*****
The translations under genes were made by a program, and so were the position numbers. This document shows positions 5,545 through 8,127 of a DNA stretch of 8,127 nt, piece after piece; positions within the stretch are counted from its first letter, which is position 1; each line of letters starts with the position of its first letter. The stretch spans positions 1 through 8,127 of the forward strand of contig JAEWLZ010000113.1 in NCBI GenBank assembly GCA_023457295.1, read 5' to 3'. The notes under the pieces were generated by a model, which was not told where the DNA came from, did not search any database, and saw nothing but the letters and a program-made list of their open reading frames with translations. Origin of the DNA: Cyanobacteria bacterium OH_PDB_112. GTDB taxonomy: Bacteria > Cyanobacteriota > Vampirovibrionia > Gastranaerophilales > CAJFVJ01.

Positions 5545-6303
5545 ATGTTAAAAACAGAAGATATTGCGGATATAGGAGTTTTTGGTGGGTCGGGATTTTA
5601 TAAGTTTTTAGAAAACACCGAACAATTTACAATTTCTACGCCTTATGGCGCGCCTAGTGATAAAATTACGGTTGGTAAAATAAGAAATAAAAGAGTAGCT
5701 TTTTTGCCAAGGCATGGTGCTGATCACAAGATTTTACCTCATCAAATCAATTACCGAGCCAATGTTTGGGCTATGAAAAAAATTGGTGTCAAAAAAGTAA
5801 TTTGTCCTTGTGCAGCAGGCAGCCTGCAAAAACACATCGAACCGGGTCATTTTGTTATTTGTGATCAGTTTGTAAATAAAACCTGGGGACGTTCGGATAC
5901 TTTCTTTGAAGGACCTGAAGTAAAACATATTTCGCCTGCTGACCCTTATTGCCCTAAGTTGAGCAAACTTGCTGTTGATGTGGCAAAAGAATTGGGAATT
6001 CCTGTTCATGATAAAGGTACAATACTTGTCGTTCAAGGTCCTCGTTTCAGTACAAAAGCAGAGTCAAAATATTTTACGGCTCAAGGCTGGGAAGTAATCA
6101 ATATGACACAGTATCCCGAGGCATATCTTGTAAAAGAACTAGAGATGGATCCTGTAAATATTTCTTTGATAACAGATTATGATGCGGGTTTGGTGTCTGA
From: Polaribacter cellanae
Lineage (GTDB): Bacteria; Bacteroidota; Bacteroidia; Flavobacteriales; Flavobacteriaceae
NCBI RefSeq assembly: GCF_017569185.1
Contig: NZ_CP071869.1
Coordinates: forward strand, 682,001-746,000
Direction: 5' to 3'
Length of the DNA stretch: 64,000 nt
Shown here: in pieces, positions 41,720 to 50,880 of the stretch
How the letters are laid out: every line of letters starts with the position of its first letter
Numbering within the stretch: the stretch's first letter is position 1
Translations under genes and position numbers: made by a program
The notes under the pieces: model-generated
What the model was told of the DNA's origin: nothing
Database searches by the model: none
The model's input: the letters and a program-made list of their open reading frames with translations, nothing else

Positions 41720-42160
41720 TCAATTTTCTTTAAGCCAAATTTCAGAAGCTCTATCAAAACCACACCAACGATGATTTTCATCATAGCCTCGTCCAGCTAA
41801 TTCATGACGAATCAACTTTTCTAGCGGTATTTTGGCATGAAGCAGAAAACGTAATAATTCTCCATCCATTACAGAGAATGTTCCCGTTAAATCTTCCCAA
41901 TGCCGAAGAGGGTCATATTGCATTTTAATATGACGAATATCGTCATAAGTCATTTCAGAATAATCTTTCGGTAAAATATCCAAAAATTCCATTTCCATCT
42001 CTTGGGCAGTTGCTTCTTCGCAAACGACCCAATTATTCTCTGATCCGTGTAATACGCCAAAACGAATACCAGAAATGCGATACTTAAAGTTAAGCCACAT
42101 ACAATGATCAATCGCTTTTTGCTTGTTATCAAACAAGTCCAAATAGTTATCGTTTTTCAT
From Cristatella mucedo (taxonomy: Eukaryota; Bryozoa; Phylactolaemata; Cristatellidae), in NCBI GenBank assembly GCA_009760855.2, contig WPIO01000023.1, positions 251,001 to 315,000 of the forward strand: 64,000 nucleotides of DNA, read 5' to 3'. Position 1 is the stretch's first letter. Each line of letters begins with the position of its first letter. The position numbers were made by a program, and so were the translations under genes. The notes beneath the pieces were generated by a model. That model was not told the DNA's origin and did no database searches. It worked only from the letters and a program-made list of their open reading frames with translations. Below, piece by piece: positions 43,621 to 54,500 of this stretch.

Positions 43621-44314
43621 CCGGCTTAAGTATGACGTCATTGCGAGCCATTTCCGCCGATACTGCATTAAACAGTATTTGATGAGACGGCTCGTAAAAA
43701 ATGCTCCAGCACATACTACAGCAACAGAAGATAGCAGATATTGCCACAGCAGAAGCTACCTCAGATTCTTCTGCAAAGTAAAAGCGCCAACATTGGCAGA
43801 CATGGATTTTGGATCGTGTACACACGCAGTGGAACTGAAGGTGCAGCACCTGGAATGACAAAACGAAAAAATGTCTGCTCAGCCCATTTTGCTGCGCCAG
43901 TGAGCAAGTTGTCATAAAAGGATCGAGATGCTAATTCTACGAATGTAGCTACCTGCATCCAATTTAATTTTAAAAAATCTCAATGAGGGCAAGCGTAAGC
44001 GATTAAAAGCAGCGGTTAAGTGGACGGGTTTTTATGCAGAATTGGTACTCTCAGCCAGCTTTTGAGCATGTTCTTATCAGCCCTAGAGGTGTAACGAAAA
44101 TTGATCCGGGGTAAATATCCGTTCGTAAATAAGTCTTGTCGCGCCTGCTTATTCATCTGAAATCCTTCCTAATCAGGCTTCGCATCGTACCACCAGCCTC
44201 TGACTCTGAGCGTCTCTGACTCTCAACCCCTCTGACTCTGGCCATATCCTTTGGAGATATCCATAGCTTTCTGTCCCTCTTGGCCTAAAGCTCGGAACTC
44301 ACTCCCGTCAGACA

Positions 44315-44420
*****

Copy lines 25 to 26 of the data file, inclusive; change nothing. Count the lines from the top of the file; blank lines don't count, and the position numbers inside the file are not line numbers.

Positions 41720-42160
41720 TCAATTTTCTTTAAGCCAAATTTCAGAAGCTCTATCAAAACCACACCAACGATGATTTTCATCATAGCCTCGTCCAGCTAA